There's something so mysterious about mushrooms. Not a plant, not a root, but a spore, they appear as if by magic. Mycological societies are incredibly popular in Europe, where the mushroom community bespeaks culture and tradition, where mushroom varieties have been catalogued for many generations. Not so much in North America, where the problem of identifying mushrooms is two-fold: a lack of previously established guides and the vastness of the region. To find a mushroom in the wild and determine if it is edible, even with a guide, is risky business. My great-grandmother used to send the children off to hunt mushrooms, soaking their finds in a tub, and throwing in a coin. If the coin stayed clean, the mushrooms were edible. If it turned green, she said she didn't believe in old wives' tales and ate the mushrooms anyway.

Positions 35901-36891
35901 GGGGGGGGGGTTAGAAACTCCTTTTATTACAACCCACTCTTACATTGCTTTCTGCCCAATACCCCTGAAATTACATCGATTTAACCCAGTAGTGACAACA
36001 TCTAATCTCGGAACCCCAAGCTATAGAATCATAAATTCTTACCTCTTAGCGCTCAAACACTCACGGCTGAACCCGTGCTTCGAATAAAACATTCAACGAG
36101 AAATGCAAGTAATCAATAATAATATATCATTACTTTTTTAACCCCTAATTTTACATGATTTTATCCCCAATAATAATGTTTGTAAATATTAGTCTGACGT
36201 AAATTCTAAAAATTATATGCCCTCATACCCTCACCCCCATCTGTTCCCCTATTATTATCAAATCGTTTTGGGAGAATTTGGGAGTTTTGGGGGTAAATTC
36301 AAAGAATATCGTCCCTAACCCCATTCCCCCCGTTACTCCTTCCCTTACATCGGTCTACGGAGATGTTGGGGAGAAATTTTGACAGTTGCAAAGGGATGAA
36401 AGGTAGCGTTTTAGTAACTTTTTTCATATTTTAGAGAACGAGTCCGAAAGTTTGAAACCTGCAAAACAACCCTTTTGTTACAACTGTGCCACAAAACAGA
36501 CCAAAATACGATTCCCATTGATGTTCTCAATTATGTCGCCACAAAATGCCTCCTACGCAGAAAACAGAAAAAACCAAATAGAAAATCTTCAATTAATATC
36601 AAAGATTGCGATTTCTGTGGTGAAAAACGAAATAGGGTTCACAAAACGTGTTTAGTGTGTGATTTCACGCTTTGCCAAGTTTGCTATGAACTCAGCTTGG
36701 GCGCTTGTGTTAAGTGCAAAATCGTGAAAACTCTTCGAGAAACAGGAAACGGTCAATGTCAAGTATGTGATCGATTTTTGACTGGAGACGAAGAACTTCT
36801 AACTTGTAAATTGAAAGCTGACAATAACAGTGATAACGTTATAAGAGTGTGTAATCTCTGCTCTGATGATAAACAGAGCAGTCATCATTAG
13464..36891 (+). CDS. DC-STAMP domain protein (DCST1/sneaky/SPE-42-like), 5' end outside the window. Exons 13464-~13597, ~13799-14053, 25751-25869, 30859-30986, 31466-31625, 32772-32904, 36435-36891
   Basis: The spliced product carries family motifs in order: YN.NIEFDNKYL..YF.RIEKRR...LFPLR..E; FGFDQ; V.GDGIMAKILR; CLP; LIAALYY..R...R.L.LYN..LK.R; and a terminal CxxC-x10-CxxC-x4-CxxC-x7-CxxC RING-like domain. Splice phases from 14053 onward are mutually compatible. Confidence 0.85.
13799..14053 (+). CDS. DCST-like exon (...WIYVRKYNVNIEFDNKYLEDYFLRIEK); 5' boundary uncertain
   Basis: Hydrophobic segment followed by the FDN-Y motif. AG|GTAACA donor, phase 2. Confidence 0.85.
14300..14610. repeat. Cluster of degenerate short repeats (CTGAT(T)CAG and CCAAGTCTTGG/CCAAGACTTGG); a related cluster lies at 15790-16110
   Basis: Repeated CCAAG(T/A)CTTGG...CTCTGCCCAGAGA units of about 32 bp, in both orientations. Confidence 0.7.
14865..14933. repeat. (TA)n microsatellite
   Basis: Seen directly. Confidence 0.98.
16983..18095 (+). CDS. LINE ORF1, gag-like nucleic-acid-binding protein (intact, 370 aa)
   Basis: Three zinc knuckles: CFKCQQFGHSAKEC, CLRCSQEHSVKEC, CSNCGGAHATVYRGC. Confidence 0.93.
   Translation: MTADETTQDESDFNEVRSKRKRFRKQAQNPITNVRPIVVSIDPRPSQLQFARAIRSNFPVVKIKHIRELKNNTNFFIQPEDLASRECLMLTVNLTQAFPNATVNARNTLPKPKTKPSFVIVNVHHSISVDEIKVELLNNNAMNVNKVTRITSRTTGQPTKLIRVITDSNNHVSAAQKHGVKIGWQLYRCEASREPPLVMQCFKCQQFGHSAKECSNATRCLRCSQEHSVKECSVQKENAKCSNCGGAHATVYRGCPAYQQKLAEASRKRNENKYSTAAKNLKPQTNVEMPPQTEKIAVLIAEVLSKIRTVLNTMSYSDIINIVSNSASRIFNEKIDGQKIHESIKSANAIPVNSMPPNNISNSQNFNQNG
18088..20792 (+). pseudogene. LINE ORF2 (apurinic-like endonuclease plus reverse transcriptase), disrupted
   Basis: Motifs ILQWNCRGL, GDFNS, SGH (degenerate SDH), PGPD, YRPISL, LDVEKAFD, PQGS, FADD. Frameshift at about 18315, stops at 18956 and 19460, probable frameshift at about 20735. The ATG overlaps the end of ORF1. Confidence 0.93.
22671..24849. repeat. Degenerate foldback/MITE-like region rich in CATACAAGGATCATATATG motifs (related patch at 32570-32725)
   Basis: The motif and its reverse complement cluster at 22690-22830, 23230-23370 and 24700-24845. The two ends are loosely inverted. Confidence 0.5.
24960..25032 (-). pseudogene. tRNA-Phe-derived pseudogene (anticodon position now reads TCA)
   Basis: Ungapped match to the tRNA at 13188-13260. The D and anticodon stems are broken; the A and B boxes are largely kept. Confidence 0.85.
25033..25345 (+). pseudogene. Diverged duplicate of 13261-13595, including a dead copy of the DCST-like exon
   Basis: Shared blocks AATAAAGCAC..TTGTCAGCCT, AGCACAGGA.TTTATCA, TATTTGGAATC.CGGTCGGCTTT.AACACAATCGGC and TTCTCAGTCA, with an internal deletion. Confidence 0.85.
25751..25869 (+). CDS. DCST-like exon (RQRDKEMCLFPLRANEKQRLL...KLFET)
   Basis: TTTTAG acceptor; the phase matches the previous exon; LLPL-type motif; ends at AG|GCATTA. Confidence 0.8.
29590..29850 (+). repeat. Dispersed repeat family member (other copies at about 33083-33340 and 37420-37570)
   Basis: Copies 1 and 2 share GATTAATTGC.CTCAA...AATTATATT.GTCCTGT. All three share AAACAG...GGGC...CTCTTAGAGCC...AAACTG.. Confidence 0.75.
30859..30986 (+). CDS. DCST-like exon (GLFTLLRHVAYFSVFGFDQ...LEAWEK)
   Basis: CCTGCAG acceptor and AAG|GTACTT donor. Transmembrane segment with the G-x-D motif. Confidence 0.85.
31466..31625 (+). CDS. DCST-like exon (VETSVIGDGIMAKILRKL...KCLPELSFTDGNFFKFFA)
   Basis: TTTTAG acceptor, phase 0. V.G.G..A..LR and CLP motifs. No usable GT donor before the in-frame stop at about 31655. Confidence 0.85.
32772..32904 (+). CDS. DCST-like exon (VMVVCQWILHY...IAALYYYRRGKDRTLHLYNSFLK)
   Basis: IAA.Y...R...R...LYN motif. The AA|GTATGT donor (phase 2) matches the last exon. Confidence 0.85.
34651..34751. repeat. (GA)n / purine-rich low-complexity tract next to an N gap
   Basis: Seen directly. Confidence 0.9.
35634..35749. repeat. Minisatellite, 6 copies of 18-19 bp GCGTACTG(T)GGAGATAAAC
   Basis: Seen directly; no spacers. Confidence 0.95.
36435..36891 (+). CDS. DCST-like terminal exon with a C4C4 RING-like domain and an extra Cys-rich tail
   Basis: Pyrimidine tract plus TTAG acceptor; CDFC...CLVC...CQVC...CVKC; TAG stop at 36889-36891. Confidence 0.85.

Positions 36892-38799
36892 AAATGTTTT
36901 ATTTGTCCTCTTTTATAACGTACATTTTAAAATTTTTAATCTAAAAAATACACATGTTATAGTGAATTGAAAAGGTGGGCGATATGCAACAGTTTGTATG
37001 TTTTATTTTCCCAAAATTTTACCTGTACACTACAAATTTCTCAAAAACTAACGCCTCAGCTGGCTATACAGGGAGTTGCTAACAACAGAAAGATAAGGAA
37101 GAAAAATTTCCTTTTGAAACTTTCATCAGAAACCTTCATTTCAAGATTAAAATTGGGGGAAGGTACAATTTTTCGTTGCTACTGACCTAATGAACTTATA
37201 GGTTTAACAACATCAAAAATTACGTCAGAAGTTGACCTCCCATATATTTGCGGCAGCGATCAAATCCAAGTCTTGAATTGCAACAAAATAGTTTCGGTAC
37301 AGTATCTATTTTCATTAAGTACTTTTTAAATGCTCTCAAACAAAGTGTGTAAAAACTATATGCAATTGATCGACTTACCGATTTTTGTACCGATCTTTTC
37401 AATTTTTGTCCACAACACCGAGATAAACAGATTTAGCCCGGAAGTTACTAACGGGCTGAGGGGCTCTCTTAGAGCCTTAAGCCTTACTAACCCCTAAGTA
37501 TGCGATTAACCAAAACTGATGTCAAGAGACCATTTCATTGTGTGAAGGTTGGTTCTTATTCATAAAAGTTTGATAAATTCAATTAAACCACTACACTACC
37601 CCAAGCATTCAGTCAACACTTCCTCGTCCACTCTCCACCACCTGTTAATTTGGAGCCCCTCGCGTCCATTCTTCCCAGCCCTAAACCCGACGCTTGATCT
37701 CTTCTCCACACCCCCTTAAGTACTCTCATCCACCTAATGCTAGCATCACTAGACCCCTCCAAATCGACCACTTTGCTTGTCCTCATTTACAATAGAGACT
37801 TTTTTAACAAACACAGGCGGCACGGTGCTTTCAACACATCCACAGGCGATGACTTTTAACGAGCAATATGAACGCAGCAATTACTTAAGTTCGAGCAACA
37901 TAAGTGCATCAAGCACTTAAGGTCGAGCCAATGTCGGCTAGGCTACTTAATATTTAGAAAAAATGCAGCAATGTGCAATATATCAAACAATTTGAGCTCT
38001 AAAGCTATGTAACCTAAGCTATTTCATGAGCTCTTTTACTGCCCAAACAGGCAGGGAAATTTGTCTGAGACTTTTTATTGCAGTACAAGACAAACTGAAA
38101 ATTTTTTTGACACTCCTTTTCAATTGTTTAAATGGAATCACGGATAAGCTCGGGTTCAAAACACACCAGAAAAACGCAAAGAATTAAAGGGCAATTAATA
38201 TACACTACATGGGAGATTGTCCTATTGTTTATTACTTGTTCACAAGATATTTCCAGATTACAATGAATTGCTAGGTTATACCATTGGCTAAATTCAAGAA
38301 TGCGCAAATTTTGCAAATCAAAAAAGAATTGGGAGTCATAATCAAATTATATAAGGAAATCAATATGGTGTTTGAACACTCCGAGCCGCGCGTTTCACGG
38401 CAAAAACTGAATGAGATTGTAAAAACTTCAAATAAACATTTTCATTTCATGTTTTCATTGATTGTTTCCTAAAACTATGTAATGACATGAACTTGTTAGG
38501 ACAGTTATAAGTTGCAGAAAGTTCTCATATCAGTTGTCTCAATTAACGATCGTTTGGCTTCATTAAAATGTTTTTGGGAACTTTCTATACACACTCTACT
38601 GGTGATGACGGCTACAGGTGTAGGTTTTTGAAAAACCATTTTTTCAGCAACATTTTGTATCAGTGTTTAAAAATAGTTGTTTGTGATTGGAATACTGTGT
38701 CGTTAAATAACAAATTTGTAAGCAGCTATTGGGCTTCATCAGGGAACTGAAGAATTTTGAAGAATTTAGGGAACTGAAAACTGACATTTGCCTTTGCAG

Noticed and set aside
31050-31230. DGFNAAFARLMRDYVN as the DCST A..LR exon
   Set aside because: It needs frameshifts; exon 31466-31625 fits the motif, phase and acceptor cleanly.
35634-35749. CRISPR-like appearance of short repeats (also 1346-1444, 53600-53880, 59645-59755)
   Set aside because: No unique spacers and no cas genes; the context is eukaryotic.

We took the safer route last year, purchasing a block of shitake mushroom spores on line for $30. After watering the darn thing twice a day with well water from Potic Cottage, I emerged with two mushrooms (what's that, $15 each?!), until the basement flooded and generated a third. At that rate, I might as well buy a shaving of black truffles.
Why all this talk about mushrooms today, you might very well ask. As I gear up for a week in the studio, I'm looking to all sorts of places for inspiration: field guides, photography, museums, literature, the garden, the city skyline, dreams, children's drawings. I'm not sure if anything will come out of it in terms of a painting or two, but I can say I'm quite enjoying the quest.